The same report also lists some of the initiatives that a future climate action coordinator could undertake. They include reviewing Sidney’s climate action plan and tree inventory, research issues around electric vehicles, coordinate multimodal infrastructure planning, help with shoreline climate adaptation and investigate solutions around storm water management among other initiatives. An international report prepared by more than 100 scientists from more than 30 countries and released late last year says the global sea level is currently rising more than twice as fast — 3.6 mm per year — than it did during the 20th century, during which the global sea level rose 15 centimetres, with the rate of rise accelerating.“Sea level will continue to rise for centuries,” it reads. “It could reach around 30-60 cm by 2100 even if greenhouse gas emissions are sharply reduced and global warming is limited to well below 2C, but around 60-110 cm if greenhouse gas emissions continue to increase strongly.”

While the report does not directly address the impacts of rising seal levels on the Saanich Peninsula, it notes with “very high confidence” that “[risk] related to sea level rise (including erosion, flooding and salinization) is expected to significantly increase by the end of this century along all low-lying coasts in the absence of major additional adaptation efforts.”


Like us on Facebook and follow @wolfgang_depner

wolfgang.depner@peninsulanewsreview.com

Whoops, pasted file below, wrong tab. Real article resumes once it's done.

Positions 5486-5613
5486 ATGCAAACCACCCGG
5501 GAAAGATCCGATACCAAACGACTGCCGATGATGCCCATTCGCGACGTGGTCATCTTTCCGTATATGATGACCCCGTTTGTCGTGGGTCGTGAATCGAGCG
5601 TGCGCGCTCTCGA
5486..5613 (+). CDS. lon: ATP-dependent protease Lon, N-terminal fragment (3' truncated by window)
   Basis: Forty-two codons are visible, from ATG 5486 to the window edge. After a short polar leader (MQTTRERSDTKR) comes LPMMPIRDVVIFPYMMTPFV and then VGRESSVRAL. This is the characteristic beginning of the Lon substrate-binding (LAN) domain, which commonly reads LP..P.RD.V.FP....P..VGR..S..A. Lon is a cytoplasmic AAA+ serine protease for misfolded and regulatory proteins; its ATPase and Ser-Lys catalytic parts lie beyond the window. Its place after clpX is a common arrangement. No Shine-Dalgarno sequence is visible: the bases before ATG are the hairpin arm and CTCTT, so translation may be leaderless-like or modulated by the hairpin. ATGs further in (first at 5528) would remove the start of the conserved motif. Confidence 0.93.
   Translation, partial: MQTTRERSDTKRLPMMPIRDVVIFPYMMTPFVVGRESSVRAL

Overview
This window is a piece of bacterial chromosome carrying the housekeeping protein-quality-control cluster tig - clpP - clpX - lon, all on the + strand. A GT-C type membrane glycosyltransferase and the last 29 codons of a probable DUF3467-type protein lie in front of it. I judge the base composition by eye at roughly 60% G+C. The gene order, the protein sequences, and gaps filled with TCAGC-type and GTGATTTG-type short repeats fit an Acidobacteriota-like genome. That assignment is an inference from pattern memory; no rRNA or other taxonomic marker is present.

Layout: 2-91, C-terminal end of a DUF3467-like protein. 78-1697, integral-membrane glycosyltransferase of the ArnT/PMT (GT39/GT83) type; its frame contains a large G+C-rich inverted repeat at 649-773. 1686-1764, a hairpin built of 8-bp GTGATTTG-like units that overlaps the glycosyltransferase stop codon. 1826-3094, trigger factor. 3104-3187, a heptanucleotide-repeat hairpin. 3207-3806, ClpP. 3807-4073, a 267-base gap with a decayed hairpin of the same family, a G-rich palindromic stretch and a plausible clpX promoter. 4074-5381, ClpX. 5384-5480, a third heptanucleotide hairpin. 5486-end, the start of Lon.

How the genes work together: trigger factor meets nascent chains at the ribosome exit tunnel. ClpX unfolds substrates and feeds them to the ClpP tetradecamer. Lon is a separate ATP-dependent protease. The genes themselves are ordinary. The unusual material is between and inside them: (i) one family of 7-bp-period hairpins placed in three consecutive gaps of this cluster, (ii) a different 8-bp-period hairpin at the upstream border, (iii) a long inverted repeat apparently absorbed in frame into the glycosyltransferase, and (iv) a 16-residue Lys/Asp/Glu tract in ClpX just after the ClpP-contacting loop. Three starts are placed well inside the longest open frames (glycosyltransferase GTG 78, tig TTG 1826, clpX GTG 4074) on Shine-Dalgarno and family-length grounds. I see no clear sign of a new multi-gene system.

Climate changeemission targets

Get local stories you won't find anywhere else right to your inbox.
Sign up here

Just Posted

‘Not the monster everyone thinks’: Sister of human-trafficking suspect speaks out

Trish Kelly’s brother was one of four Vancouver Island residents arrested last month in Saskatchewan

UPDATED: Indigenous youth occupy B.C. Legislature steps amidst court injunction

Police negotiating with people gathered in support of some of the Wet’suwet’en hereditary chiefs

Dump truck driver triggers three-car crash in Langford

A driver of a dump truck caused a three-car fender-bender on Jacklin Road on Feb. 24

Crews respond to house fire in Langford Monday night

Fire near Glen Lake Road and Haslam Avenue

Oak Bay ups deer management budget to $96,100 for 2020

Provincial grant approved for deer contraception program

VIDEO: B.C.’s seventh coronavirus patient at home in Fraser Health region

Canada in ‘containment’ as COVID-19 spreads in other countries

B.C. takes over another Retirement Concepts senior care home

Summerland facility latest to have administrator appointed

RCMP pull office from Wet’suwet’en territory, but hereditary chiefs still want patrols to end

Chief says temporary closure of field office not enough as Coastal GasLink pipeline dispute drags on

Prescription opioids getting B.C. addicts off ‘poisoned’ street drugs

Minister Judy Darcy says Abbotsford pilot project working

Teck CEO says Frontier withdrawal a result of tensions over climate, reconciliation

Don Lindsay speaks at mining conference, a day after announcing suspension of oilsands project

Okanagan man swims across Columbia River to evade Trail police

RCMP Cpl. Devon Reid says the incident began the evening of Thursday, Feb. 20

‘Hilariously bad’: RCMP looking for couple with forged, paper Alberta licence plate

Mounties said the car crashed when it lost a wheel but the duo ran away as police arrived

Most Read